Palestinian-Lebanese “Shooting Hope” youth photography video
I am always a little dubious of those who hold strong opinions but seem absent the evidential underpinnings to support them. I talk to many people who seems absolutely sure about who is in the right in relation to the Palestine-Israel situation. These people often also opine about how Palestine’s neighbors treat the refugees to support their positions. However, if you probe you tend to find these house of card opinion sets are build on foundations of sinking sands. Many of the most vocal have never even visited the Middle East, have a very flimsy grasp of the history involved and rely on Western press for their information. I suspect that if they found out that someone expressing a strong opinion about Americans had never visited America, they would dismiss their opinion immediately. These people are often not astute enough to see any irony in that.
Well, for those who may have more interest in knowing more, the extract from the movie project, Shooting Hope, is worth watching. For those of you who haven’t been in the region, this fascinating photography project undertaken with Palestinian youth within the refugee camps and their Lebanese counterparts on the other side of the wire will give you more insight to conditions on the ground. Once again, I am both depressed about the actualities of the current situation and hopeful about the resilience of the human spirit under duress. Watch, listen, empathize and learn. That should be a maxim for life and especially so before expressing opinions with shaky knowledge to support them. The video takes a while to load but it is worth it…or follow the link to the original Al Jazeera article and watch it there if it won’t load for you.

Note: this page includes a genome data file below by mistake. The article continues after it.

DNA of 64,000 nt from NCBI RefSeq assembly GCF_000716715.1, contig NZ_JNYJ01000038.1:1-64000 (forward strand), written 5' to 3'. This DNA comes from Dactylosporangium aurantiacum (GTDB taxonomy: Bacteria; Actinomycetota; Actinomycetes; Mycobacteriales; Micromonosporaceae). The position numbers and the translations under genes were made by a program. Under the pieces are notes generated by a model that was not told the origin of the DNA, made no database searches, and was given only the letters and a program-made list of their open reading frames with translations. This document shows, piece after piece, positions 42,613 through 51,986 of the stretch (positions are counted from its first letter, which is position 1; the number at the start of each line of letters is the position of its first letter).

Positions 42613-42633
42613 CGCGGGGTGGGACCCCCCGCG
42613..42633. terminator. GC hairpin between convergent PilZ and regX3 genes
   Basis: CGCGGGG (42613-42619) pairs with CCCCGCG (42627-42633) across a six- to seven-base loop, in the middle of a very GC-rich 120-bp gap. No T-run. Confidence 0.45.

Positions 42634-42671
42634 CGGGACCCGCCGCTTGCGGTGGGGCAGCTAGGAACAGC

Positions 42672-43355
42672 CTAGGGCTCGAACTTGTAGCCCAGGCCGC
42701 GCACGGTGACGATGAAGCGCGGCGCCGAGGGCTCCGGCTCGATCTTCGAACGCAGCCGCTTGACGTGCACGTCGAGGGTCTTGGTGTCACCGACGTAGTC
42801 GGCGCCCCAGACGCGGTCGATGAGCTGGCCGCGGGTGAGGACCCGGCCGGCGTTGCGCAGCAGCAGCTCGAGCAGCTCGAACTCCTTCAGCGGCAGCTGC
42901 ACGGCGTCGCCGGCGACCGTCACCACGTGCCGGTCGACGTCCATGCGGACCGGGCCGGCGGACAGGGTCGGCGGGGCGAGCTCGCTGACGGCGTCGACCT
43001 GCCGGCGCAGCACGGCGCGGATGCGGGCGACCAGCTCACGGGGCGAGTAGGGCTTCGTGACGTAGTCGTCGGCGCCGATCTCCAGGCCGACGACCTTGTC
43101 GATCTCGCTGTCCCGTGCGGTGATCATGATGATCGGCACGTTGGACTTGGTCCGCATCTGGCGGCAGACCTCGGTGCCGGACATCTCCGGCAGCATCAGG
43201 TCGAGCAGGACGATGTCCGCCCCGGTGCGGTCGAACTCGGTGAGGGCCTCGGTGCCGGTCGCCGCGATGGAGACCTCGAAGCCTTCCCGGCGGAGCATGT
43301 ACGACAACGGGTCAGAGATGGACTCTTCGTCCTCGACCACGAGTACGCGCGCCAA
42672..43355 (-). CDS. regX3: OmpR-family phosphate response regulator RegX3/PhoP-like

The film Shooting Hope follows a project that uses photography to bring Palestinian and Lebanese teenagers together.
In this article, filmmaker Toni Oyry describes how the teenage residents of impoverished Palestinian refugee camps and their Lebanese peers are learning to see the bigger picture of their neighbouring communities through the lens of a camera.
Pictures of Baghdad flash across a computer screen in a small office in Beirut.
“Every picture you take stays in your memory, pictures are never forgotten,” said Ramzi Haidar, an award-winning Lebanese photo-journalist.
This was the start of our journey into the lives of Lebanese and Palestinian teenagers living in the coastal city of Saida in south Lebanon.
The two months we spent following Haidar took us from an office buzzing with volunteer photographers, journalists and artists, to the ancient souks of Saida and the narrow alleyways of Ain al-Helweh, the largest of the Palestinian refugee camps in Lebanon.